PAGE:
In 1911, the decision was made to disband the original fire companies and merge into one - Brenham Fire Company No. 1. Later that year, the City of Brenham purchased its first motorized firefighting apparatus for $5,000; a 1911 Webb combination hose and chemical truck. It was allegedly the second motorized fire truck in Texas - Waco had the first pumper truck. In January 1914, the City Council ordered the truck to be housed at City Hall and hired the first two paid firefighters.
In March 1923, the Fire Department purchased an American LaFrance Chemical Engine. Affectionately known as Samanthe, it was one of only 31 types of this fire truck ever built by the company. BFD owns the only one left with its original engine. On a early Saturday afternoon in 1963, an alarm was sounded for a structure fire at the corner of Main and Chappell Hill Streets. Along with two other engines, Samanthe responded - it was to be her last fire. At the conclusion of her active duty, the Fire Department kept Samanthe and in 2004 funds were raised to have her restored to her original condition. With donations and grants, over $90,000 was raised; in May of 2008 Samanthe was unveiled as the highlight of the Mayor's Gala, a party attended by over 500 people celebrating the City's 150th anniversary. Samanthe currently resides in the Brenham Fire Museum, along with the Silsby Steamer and a 1950 750 gpm pumper known as Invader.
Shortly after this fire the City purchased several lots on the east side of town, and built a new station with six truck bays in 1978. The Fire Station continues to serve the citizens of Brenham and Washington County. As the city's population grew, so did the need for fire protection. A third crew was created, with each crew manned by three people. During the 1970's the need for modern rescue equipment became obvious. With funds raised by the Brenham Elks Club, Jaws Rescue equipment was purchased. The Fire Department has since joined with the Washington County Emergency Medical Services in life-saving operations at vehicular entrapment scenes.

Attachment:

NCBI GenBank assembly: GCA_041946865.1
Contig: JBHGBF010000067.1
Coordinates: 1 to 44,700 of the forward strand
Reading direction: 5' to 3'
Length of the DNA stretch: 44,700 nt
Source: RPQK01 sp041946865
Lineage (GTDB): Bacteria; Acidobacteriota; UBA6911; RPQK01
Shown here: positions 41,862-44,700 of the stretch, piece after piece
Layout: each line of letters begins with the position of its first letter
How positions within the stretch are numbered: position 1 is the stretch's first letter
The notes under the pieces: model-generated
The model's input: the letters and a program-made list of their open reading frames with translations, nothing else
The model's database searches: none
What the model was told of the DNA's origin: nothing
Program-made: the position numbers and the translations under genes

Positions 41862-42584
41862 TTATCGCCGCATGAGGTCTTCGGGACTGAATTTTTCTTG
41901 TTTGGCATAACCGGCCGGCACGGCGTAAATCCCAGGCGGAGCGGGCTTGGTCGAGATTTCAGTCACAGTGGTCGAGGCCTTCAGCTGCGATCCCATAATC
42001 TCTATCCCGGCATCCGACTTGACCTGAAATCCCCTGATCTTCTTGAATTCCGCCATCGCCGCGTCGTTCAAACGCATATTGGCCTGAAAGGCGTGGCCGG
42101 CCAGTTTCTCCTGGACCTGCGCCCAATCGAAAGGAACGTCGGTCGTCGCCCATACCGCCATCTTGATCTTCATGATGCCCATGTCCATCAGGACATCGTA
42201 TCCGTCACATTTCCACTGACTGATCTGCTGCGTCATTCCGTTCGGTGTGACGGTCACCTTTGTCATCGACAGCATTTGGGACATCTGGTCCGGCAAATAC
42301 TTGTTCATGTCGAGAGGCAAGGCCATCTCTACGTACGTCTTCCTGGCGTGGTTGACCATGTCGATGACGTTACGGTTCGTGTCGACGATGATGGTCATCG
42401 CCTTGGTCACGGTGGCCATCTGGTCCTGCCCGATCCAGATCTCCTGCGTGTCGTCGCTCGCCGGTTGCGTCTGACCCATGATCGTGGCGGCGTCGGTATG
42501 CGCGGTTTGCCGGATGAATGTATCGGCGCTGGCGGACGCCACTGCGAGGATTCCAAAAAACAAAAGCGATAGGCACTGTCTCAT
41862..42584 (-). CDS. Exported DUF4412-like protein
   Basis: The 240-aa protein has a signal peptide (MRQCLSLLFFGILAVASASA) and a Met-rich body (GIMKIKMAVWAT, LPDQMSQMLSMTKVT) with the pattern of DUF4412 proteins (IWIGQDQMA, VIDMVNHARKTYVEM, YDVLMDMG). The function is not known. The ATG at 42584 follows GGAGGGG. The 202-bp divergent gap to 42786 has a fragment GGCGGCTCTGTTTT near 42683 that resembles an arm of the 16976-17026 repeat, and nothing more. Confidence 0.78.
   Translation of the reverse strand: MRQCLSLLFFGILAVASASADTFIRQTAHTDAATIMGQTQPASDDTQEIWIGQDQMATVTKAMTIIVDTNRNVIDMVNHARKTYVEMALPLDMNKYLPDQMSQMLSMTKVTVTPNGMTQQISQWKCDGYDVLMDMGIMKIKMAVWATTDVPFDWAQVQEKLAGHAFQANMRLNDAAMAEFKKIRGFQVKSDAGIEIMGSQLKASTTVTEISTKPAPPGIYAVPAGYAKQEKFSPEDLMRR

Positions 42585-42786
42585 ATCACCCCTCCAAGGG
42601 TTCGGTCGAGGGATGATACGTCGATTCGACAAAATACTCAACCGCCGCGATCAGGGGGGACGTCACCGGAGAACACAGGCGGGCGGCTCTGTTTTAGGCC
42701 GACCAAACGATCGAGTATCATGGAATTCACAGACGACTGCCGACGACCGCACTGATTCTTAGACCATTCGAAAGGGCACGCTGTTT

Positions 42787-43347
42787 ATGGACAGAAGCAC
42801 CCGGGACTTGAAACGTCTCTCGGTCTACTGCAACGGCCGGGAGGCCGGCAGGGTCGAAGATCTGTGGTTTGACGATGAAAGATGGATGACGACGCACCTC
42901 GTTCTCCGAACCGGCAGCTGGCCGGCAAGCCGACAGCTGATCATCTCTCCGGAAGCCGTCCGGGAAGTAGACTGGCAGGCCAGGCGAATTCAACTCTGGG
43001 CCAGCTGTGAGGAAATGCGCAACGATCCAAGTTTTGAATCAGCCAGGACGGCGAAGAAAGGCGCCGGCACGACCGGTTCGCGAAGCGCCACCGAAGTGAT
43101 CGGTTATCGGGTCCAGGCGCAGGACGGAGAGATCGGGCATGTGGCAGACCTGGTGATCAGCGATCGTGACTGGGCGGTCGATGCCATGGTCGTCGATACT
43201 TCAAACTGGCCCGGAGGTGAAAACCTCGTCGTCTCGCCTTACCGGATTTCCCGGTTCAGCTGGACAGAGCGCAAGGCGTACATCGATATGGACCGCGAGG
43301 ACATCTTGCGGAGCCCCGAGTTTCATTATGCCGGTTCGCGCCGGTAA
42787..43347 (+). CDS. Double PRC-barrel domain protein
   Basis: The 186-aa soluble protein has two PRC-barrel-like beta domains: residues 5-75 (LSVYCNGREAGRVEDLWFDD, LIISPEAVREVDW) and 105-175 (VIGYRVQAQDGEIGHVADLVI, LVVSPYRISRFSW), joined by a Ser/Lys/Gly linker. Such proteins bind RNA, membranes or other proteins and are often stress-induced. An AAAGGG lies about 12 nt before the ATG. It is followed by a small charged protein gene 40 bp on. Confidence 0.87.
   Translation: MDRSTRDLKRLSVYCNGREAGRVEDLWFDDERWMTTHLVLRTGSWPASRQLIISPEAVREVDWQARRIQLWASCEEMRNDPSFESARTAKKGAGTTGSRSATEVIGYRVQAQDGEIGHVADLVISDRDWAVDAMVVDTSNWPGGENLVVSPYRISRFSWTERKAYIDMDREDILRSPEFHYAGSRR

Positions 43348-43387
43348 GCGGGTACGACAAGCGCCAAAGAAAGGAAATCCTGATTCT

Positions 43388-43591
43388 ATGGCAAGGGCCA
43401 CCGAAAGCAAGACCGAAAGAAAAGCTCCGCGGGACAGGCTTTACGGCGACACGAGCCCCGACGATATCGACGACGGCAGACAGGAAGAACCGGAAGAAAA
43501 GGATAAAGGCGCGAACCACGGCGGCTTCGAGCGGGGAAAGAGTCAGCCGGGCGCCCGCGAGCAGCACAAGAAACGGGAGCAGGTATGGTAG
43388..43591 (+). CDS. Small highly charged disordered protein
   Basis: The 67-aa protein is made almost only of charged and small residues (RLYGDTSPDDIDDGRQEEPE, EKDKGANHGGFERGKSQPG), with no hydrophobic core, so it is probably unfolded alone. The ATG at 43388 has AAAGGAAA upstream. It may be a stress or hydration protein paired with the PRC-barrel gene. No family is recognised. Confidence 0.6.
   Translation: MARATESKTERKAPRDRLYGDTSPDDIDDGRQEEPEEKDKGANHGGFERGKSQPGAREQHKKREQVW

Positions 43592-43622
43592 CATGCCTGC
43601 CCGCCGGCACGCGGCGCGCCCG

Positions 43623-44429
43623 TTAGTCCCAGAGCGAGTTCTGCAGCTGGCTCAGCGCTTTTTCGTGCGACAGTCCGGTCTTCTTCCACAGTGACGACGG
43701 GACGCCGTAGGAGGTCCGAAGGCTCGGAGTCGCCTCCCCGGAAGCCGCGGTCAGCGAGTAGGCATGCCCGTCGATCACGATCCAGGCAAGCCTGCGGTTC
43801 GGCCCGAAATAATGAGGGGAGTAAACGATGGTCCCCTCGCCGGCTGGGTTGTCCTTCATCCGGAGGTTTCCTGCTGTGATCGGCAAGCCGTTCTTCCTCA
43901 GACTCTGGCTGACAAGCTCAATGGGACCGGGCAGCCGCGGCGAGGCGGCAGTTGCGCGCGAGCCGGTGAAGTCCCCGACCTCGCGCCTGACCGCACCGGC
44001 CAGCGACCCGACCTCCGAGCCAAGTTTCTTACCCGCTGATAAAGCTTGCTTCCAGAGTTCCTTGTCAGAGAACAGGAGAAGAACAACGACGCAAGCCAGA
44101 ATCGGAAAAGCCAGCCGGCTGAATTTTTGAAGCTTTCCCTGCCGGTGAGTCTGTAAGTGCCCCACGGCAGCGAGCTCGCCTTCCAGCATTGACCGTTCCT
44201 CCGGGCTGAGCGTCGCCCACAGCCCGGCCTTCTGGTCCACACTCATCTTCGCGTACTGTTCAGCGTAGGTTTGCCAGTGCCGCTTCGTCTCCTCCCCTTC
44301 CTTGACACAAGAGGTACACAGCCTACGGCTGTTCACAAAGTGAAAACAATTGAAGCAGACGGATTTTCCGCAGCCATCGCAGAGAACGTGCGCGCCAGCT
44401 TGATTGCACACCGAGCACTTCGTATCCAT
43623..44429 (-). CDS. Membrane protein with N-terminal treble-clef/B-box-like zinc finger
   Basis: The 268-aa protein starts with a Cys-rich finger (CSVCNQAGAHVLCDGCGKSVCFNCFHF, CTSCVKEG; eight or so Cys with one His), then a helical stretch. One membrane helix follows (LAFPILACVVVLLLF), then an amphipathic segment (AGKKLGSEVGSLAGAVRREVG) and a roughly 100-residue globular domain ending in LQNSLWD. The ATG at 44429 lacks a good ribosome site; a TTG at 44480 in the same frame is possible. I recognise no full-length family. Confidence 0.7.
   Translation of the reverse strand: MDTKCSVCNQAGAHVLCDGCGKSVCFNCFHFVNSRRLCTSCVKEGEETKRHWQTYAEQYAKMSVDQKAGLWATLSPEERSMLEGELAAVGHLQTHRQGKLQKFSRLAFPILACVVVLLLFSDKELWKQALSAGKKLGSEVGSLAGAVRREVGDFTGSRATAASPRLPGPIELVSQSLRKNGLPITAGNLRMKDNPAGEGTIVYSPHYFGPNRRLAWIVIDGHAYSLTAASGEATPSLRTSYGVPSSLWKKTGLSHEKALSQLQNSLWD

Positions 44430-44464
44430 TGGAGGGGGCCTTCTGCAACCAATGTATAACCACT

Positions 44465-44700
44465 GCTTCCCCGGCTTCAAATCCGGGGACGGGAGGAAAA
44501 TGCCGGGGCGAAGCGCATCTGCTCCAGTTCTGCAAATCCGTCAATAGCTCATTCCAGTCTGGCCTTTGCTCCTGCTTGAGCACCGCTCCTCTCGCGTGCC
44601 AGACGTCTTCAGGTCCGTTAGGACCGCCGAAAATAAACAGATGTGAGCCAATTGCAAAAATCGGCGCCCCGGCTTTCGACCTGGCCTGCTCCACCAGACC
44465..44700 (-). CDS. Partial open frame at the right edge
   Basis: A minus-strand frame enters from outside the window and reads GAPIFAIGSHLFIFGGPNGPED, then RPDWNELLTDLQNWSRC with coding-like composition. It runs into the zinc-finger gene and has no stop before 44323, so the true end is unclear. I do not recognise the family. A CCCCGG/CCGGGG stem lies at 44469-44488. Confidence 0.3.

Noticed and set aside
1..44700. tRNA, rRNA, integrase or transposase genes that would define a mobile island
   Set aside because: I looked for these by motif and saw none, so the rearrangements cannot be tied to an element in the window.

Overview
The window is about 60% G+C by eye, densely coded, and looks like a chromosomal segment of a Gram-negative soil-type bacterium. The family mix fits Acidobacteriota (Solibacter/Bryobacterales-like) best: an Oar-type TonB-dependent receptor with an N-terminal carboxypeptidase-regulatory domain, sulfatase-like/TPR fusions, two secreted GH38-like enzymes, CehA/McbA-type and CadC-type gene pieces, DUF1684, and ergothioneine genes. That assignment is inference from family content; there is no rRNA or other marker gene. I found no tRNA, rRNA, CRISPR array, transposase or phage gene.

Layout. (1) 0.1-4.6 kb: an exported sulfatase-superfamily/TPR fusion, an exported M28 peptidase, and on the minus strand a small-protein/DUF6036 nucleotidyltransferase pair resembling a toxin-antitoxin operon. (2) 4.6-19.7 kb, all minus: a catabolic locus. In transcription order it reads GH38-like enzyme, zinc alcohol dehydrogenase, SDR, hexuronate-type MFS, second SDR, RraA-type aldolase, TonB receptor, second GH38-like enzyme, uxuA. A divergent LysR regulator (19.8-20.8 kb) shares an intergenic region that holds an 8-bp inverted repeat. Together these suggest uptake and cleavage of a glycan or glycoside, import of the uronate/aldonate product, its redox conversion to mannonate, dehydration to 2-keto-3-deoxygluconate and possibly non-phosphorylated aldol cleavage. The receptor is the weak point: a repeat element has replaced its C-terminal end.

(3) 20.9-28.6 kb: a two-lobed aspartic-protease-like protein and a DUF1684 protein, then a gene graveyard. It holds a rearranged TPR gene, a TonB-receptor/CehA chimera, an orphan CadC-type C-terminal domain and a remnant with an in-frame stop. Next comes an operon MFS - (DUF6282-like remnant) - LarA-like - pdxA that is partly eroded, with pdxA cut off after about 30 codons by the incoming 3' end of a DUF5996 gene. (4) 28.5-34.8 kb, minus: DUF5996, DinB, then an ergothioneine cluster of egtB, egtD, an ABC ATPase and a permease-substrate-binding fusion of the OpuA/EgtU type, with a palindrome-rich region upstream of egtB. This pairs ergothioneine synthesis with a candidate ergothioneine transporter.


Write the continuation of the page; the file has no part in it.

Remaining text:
In 1982, the department members along with local residents built the Fireman's Training Center on land given by an anonymous donor. In addition to training, the community uses this facility for social events and meetings. The building is operated and maintained by members of the Fire Department; proceeds from renting this facility have helped purchase new vehicles and equipment for the City of Brenham.
In 2007, a 100-foot aerial ladder truck and a 75' ladder truck were added to the department's fleet. The cost of the two new Pierce ladder combinations exceeded $1.5 million; it is the first time the City has purchased two new fire engines at the same time.
BFD Chiefs have been: T.F. Matchett, 1911-1912; Henry Mueller, 1913; Frank Wood, Jr., 1914; E.P. Davis, 1915-1927; Ernest Herman, 1927-1936; E.W. Pflughaupt, 1937-1969; George Korthauer, 1970-1978, Donald Hoffman 1979-1993; Robert Weiss 1994-2004; and Ricky Boeker 2005-present.
Currently the Brenham Fire Department is comprised of a paid Chief, Deputy Chief/Fire Marshal and twelve paid fire fighters. The department, as a combination department, is chartered for 50 volunteers. Ricky Boeker became the first paid Chief in the department's history in February, 2008.
The history of the Brenham Fire Department represents boldness and strength of a people determined to survive and prosper. The BFD has given this community many reasons for civic pride and heritage worth remembering.